When French President François Mitterrand and Federal Chancellor Helmut Kohl launched the station in 1990, a shiver went down my spine. A.R.T.E. stood for “Association Relative à la Télévision Européenne”, in German an even worse monster: “association regarding European television”. And then, right from the start of broadcasting in 1992, this joy: Arte is state of the art, special, witty, at times stubborn. It would not be surprising if one of the many focal points of the program examined the far side of the moon. This exceptional phenomenon is an inspiration to watch television differently, an instigator to be different. If successful, television for non-television viewers.

The sculpture “Giraffe Man” by Stephan Balkenhol greets you in front of the Arte building in Strasbourg. A hybrid, unaggressive, enigmatic mixed creature despite its three meter height, which radiates calm and calls for reflection. Inside, the canteen, which isn’t actually a restaurant, proves that contemplation also makes you hungry. So much France has to be. So it is only inevitable that Arte takes into account the different dinner times in Germany and France in the early days of its programs. First the food, then the fun.

Typical for a television dandy: no sports, no folk music, no talk shows are broadcast, instead philosophy (Raphaël Enthoven), German-French curiosities (“Karambolage”) and “Street philosophy” (Ronja von Rönne), Arte Opéra and Arte Concert, both linear and online, in the media library or on YouTube.

Arte is German-French television culture? Nonsense, there is no such thing as there is no such thing as Franco-German literature or French-German painting. No, Arte is German, French, European television in six languages. National differences, national peculiarities and peculiarities may continue to exist, the rejection of Europudding and German-French matchmaking applies. In fiction, ARTE 2015 wanted to prove the opposite with “The Divided Village” and “Day of Truth” – two rare mistakes. Because television needs local humus so that the interest of others in one’s own interest grows. Just see the genre of the series. “Vigil” (Great Britain), “The House on a Hill” (Japan), “Servant of the People” (Ukraine) – such treasures from all over the world of television are always on offer.

Whoever acted and still acts as president or program director of Arte, whatever task was and is being performed in Strasbourg or by the shareholders in Baden-Baden and Paris – it is this feeling of the Arte employees for originality in quality, that characterizes the program. Film, series, documentation, reportage: All formats are characterized by content relevance and seriousness even in light material. Of course, Arte can draw on a sheer inexhaustible reservoir of topics, but who can deny that the agony is included in the choice? And in the ambition to promote those arts that no longer have a slot in other programs. So it is broadcast live from La Scala in Milan or the Opéra Bastille in Paris. Stressful? Yes! Away? Since when is what really defines people, since when have art and culture been alienated? Equality and Elite!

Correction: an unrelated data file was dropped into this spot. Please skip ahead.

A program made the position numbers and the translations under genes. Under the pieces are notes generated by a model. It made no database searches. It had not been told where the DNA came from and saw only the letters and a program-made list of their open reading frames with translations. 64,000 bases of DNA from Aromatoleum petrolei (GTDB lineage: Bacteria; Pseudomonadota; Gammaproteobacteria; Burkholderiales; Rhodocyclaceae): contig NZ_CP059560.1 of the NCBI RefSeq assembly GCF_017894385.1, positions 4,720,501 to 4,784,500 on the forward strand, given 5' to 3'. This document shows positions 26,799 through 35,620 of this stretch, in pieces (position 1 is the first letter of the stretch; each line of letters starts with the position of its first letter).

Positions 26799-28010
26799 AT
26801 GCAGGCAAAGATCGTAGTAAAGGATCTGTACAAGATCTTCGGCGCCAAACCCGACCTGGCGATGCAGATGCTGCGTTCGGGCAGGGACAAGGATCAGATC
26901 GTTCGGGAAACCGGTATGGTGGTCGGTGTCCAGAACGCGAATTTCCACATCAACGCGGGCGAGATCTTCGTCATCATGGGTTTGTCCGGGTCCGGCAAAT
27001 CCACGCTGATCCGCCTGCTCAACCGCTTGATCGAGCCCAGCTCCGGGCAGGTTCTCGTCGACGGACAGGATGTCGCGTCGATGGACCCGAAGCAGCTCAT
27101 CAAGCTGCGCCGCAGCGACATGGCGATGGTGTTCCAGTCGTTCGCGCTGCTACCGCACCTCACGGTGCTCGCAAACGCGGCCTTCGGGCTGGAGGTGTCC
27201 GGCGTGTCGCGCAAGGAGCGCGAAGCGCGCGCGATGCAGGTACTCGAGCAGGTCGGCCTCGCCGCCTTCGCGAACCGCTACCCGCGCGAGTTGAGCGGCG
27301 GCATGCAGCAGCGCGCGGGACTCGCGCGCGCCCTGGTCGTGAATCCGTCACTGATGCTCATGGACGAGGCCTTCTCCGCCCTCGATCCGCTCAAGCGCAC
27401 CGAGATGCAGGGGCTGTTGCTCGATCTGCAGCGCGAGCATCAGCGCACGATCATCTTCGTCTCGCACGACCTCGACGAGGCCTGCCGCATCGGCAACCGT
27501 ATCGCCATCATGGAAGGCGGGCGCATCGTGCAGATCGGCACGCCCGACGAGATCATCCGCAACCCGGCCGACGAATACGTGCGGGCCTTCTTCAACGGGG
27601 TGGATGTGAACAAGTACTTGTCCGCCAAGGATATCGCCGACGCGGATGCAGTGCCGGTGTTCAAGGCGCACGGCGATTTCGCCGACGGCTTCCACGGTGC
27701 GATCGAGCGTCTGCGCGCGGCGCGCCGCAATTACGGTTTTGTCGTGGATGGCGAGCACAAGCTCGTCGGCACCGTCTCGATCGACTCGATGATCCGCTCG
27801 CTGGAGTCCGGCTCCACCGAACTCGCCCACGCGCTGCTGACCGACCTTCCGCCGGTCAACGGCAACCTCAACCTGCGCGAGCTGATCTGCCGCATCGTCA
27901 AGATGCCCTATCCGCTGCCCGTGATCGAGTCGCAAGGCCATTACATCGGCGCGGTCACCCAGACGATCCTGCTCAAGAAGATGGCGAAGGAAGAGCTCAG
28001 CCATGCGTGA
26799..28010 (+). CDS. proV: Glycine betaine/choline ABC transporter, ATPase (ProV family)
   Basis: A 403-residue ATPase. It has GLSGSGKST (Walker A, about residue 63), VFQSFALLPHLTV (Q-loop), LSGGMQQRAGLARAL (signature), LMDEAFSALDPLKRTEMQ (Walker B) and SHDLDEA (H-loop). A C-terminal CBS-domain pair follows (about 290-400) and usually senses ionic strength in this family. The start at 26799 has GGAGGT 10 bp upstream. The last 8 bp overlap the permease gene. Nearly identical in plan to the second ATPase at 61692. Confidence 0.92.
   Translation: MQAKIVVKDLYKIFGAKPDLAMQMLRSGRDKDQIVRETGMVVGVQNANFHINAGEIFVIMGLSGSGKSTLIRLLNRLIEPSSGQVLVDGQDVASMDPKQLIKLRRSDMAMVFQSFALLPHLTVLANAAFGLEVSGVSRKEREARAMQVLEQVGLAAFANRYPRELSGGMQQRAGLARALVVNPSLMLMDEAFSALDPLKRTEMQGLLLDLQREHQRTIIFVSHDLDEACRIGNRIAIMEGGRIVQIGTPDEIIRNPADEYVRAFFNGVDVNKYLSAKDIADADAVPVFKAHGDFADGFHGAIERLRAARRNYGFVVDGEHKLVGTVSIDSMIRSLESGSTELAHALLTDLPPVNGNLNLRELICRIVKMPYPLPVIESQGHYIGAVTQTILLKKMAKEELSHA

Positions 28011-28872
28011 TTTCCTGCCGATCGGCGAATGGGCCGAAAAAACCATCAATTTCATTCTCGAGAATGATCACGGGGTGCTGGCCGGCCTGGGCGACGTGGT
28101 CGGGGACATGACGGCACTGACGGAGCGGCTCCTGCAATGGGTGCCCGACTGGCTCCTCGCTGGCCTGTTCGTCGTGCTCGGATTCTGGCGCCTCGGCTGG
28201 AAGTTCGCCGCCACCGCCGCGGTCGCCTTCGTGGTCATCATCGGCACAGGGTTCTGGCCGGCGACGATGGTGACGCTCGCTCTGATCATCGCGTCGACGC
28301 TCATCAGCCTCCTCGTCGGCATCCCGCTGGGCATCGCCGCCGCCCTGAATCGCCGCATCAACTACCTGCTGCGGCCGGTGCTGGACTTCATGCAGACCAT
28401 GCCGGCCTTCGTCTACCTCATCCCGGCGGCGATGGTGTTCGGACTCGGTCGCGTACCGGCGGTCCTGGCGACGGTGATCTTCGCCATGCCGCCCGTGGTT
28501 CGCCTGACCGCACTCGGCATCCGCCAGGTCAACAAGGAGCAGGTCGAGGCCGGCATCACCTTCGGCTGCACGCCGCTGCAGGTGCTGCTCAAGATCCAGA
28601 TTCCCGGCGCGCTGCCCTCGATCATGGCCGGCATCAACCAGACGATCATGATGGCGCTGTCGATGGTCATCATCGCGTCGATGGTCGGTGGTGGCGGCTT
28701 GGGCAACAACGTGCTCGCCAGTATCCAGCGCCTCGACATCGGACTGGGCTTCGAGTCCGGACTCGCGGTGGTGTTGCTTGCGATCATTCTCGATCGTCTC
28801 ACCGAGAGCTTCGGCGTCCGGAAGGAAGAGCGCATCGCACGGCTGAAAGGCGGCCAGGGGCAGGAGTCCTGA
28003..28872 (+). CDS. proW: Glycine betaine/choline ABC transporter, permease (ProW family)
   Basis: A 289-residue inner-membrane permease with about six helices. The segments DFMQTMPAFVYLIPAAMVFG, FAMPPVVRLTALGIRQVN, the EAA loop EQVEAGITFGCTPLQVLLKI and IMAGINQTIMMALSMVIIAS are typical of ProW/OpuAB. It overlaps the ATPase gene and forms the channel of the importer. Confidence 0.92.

And in addition to all alertness for acute topics such as in the report series “Re:”, Arte has a memory. A memory for the evil side of history, be it French colonialism or the German crime against humanity, the Holocaust. Not only here does the view widen. An hour-long documentary about the figure of the century Muhammad Ali by Ken Burns, who has already analyzed the Vietnam War in depth, is as remarkable as the musician biographies on every Friday, concert included.

When Arte asks for a reception at the Berlinale in the Academy of Arts, the Who’s Who from film and television is present. Of course, because of the conversations and business – with Arte you can have a drink on a dreary February evening. And: Arte awareness determines the Arte design, every press folder, every trailer, every divider must be unmistakably artesque. Arte is narcissistic, in some moments even vain to the point of wallpaper TV. The others should please notice that they are only the others.

Quite a few readers will complain now that a fan is writing about his egozine. This is not a wrong thought, but there is also a longing mixed in with all the joy. Even in educated middle-class circles, Arte is the television program that is not switched on in the same way as it is praised. Arte is often – too often – used as an excuse: “I watched TV for a long time yesterday! Arte, of course.”

Arte’s market share does not stand up to these frequent admissions. In France it was 2.9 percent in 2021, in Germany 1.3 percent. The curves on both sides of the Rhine have been pointing upwards for years, and the media center has been accessed by millions. Arte has – hooray! – sent a fanbase over. Of course, more audience would be better, no question. At the same time, the anxious question arises as to what further growth will entail? Success, sorry, has follow-up costs.

In the early years of the Franco-German effort, there was still a cut-off time with hopping sheep – strictly speaking, people in sheep costumes hopping on top of each other. This happened in fierce competition with the then ORB television, where fish swam through the television aquarium. sheep or fish? Undecided to date.

Only one question will probably remain unanswered forever: What did the founding fathers Kohl and Mitterrand see when they switched on Arte?